Browne progresses chronologically, focusing each chapter on only one musical act at a time. If he skimps on any one of them, it would be the Beatles, no doubt because the four members are never in the same room together. Instead, a typical Beatles chapter gives us a little Ringo, a quick stopover in Scotland for Paul, a jam session with George, and a scream therapy session with John and Yoko. Somehow, the four parts never quite make a satisfying whole, just as no four of their solo albums ever quite added up to Abbey Road. To his credit, though, Browne manages to remain relatively even-handed in presenting their breakup—no McCartney bashing nor McCartney hagiography here.
On the other hand, we get plenty of melodrama with Crosby, Stills, Nash & Young. Unlike the Beatles and Simon & Garfunkel, CSNY was more of a concept—a recently formed supergroup of already successful performers who had just added Neil Young to the mix. While Paul Simon and Art Garfunkel gradually drifted apart, and while the Beatles turned passive aggression into an art form, the members of CSNY never seemed to like each other from the beginning—ironic for a group remembered primarily for their amazing harmony.
The outsider to all of these group dynamics is the solo artist, James Taylor, whose breakthrough single provides the book with its title, and whose introspective, confessional lyrics establish the somber, reflective tone of the early ’70s. Not only is Taylor a solo act as a performer, but as Browne presents it, he was very much a solo act in life as well, even when recording with his fellow musicians, performing with Carole King, traveling with his girlfriend, Joni Mitchell, or acting in Two Lane Blacktop, his first and last movie. Taylor is nearly always described as isolated, non-responsive, and enigmatic. It’s a significantly more remote portrait than Timothy White provides in his Taylor biography, Long Ago and Far Away, but it certainly dovetails with what Browne sees as the tenor of the early ’70s.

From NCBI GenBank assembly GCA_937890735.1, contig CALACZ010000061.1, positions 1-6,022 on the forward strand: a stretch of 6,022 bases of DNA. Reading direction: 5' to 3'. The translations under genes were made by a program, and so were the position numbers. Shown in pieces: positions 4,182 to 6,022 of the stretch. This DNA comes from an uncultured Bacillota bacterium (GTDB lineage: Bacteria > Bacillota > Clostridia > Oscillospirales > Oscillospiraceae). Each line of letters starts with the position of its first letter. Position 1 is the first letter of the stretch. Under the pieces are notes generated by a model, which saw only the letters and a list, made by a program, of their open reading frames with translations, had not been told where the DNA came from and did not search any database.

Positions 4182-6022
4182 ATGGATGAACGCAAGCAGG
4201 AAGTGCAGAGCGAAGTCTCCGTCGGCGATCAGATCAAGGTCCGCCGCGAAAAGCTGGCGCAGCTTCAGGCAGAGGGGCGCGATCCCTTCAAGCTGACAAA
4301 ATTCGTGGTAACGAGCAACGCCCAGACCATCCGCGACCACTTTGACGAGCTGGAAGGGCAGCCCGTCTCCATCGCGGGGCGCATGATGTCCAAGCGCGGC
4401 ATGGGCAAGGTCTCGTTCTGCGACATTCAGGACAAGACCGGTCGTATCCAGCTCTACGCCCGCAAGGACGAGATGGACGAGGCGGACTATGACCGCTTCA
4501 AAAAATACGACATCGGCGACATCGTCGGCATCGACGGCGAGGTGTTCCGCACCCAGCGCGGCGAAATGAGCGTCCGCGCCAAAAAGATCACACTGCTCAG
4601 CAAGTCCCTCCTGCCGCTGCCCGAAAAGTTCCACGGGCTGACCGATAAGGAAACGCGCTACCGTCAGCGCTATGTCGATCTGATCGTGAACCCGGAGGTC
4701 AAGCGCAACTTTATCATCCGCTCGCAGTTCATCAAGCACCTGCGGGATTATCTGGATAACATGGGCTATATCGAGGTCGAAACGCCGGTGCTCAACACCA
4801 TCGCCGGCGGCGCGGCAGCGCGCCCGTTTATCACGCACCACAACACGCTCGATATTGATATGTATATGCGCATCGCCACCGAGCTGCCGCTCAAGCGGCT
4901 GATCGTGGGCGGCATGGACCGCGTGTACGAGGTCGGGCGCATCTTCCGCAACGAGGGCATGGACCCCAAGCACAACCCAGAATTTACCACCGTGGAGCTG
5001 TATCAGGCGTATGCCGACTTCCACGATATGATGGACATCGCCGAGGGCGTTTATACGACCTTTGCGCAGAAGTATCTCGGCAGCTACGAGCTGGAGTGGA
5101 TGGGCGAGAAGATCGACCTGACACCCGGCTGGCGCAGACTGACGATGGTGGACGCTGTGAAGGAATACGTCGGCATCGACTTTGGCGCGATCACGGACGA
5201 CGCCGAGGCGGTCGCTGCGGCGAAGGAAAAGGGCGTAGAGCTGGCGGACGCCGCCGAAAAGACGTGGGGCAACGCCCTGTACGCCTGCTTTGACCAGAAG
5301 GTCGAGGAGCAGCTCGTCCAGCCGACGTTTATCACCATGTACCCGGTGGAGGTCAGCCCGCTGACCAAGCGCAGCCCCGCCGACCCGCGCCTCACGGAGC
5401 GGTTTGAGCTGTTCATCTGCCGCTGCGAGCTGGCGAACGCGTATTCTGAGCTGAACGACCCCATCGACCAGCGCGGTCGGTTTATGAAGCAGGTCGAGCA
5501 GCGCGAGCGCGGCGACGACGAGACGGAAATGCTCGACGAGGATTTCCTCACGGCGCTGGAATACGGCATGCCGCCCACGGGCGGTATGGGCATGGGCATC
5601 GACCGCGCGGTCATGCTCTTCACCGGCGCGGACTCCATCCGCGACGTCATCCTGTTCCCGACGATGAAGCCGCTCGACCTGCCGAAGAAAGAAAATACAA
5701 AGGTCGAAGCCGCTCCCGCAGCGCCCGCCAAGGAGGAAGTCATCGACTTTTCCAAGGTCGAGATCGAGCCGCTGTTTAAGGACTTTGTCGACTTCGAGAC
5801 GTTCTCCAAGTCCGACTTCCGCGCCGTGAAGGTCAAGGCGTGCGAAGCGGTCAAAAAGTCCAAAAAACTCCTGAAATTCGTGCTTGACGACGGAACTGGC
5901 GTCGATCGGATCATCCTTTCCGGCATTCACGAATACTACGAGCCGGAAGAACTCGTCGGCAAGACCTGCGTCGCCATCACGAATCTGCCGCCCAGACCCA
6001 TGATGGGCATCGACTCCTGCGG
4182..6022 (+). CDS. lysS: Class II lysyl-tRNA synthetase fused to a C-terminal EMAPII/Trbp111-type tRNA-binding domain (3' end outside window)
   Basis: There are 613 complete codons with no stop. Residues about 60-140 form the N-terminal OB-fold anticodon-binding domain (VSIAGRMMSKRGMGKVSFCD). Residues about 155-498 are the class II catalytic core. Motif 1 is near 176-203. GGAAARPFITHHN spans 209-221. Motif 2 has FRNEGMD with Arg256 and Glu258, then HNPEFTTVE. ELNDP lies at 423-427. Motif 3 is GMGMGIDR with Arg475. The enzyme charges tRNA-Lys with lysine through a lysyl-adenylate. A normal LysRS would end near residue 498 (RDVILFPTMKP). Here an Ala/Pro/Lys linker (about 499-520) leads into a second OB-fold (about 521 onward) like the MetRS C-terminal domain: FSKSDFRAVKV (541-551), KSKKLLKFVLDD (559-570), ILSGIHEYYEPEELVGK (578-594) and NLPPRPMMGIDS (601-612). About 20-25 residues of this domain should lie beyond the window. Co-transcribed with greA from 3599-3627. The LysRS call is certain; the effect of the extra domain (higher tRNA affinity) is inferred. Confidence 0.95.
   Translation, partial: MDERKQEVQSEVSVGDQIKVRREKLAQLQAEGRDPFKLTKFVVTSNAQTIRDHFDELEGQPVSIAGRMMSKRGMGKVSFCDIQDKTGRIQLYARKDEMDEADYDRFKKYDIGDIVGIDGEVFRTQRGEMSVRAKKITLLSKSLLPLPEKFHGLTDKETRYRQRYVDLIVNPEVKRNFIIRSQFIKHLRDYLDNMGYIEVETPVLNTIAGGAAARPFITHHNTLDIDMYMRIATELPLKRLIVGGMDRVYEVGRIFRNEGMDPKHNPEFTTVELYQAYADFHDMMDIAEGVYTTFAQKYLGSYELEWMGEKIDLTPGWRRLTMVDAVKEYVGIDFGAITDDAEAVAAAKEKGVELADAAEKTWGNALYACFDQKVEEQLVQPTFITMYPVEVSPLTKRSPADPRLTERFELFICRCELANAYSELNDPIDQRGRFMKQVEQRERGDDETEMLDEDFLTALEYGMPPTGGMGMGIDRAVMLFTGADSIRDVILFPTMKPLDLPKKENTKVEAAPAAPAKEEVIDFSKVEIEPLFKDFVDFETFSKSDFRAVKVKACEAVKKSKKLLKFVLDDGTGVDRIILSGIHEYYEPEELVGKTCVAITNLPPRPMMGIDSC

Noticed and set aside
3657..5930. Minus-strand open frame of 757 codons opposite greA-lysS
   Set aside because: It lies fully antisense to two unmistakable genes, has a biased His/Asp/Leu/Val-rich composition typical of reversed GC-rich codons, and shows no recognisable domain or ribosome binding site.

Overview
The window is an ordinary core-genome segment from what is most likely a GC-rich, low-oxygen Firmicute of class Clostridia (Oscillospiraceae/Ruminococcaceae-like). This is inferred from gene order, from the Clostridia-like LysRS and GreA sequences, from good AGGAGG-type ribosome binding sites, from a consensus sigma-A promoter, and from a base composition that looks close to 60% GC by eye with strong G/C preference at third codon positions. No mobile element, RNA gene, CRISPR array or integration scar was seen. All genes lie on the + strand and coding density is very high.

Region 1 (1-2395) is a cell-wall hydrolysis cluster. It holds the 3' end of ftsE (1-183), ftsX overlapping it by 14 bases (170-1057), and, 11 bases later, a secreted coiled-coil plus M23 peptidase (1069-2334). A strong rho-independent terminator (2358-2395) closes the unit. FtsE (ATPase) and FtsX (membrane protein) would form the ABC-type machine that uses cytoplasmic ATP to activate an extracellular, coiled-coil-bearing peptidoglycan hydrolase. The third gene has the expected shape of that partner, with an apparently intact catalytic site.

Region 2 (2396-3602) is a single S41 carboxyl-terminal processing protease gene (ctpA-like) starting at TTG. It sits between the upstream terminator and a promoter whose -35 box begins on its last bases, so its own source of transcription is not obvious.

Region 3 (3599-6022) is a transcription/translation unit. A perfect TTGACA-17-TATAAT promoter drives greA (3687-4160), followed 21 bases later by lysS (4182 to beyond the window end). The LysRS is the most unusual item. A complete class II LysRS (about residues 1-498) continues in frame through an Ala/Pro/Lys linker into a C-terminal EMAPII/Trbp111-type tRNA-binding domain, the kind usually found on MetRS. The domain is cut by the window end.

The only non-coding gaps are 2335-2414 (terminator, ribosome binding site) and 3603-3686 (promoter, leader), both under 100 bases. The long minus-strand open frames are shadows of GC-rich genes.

Given the scope and complexity of the book, none of Browne’s etchings is particularly deep, though he seems to have more personal insight into Paul Simon than any of the other artists. Nor are his inclusions of cultural history in each chapter particularly groundbreaking. Some of them appear seamless and organic, such as detailing the Kent State shootings in one of his CSNY chapters, but others, such as a discussion of the space program in a Simon & Garfunkel chapter, feel forced and formulaic.
Browne writes ably about all the music, reviewing the four central albums in particular, and he provides detailed analyses of CSNY’s live performances, but he doesn’t delve as deeply into the bars and frets as many hardcore music fans might wish. It’s not that kind of book. Instead, he focuses on the relationship of the music to the culture at large during a time when the music industry was far less fractured than today, when almost everyone listened to the same stuff, and when a single album, good, bad, or indifferent, really mattered.